CoolSculpting or cryolipolysis, is a nonsurgical body contouring procedure. A plastic surgeon uses a device to freeze fat cells under the skin. Once the fat cells have been destroyed, they are gradually broken down and removed from the body by the liver.
CoolSculpting‘s popularity as a fat removal procedure is increasing in United States. It received approval from the U.S. Food and Drug Administration (FDA) in 2010. Since then, CoolSculpting treatments have increased by 823 percent.
Studies show that CoolSculpting is an effective fat reduction procedure. CoolSculpting is a noninvasive, nonsurgical medical procedure that helps to remove extra fat cells from beneath the skin. As a noninvasive treatment, it has several benefits over traditional surgical fat removal procedures.
What is Advil?
Advil is a brand name for the non-narcotic, pain-relieving drug called ibuprofen. It’s available in oral tablets and liquid-filled capsules. Other over-the-counter brand names for ibuprofen include Midol, Motrin, and Nuprin. Advil can be used to treat general aches and pains as well as help relieve mild fever. Advil may relieve mild to moderate joint pain.
Can you take Advil after CoolSculpting?
Experts recommend that you avoid Ibuprofen and other anti-inflammatory medication during your CoolSculpting recovery, avoiding anti-inflammatory medication such as Advil (Ibuprofen ) is key, as your body’s inflammatory response is how fat cells are eliminated. Tylenol (acetaminophen) can be used during your recovery phase without an issue.
Acetaminophen Safety Information
Taking too much acetaminophen can cause liver damage, sometimes serious enough to require liver transplantation or cause death. You might accidentally take too much acetaminophen if you do not follow the directions on the prescription or package label carefully, or if you take more than one product that contains acetaminophen.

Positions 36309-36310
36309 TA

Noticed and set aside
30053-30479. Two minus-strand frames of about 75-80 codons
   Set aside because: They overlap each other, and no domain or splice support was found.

To be sure that you take acetaminophen safely, you should
- not take more than one product that contains acetaminophen at a time. Read the labels of all the prescription and nonprescription medications you are taking to see if they contain acetaminophen. Be aware that abbreviations such as APAP, AC, Acetaminophen, Acetaminoph, Acetaminop, Acetamin, or Acetam. may be written on the label in place of the word acetaminophen. Ask your doctor or pharmacist if you don’t know if a medication that you are taking contains acetaminophen.
- take acetaminophen exactly as directed on the prescription or package label. Do not take more acetaminophen or take it more often than directed, even if you still have fever or pain. Ask your doctor or pharmacist if you do not know how much medication to take or how often to take your medication. Call your doctor if you still have pain or fever after taking your medication as directed.
- be aware that you should not take more than 4000 mg of acetaminophen per day. If you need to take more than one product that contains acetaminophen, it may be difficult for you to calculate the total amount of acetaminophen you are taking. Ask your doctor or pharmacist to help you.
- tell your doctor if you have or have ever had liver disease.
- not take acetaminophen if you drink three or more alcoholic drinks every day. Talk to your doctor about the safe use of alcohol while you are taking acetaminophen.
- stop taking your medication and call your doctor right away if you think you have taken too much acetaminophen, even if you feel well.
Talk to your pharmacist or doctor if you have questions about the safe use of acetaminophen or acetaminophen-containing products.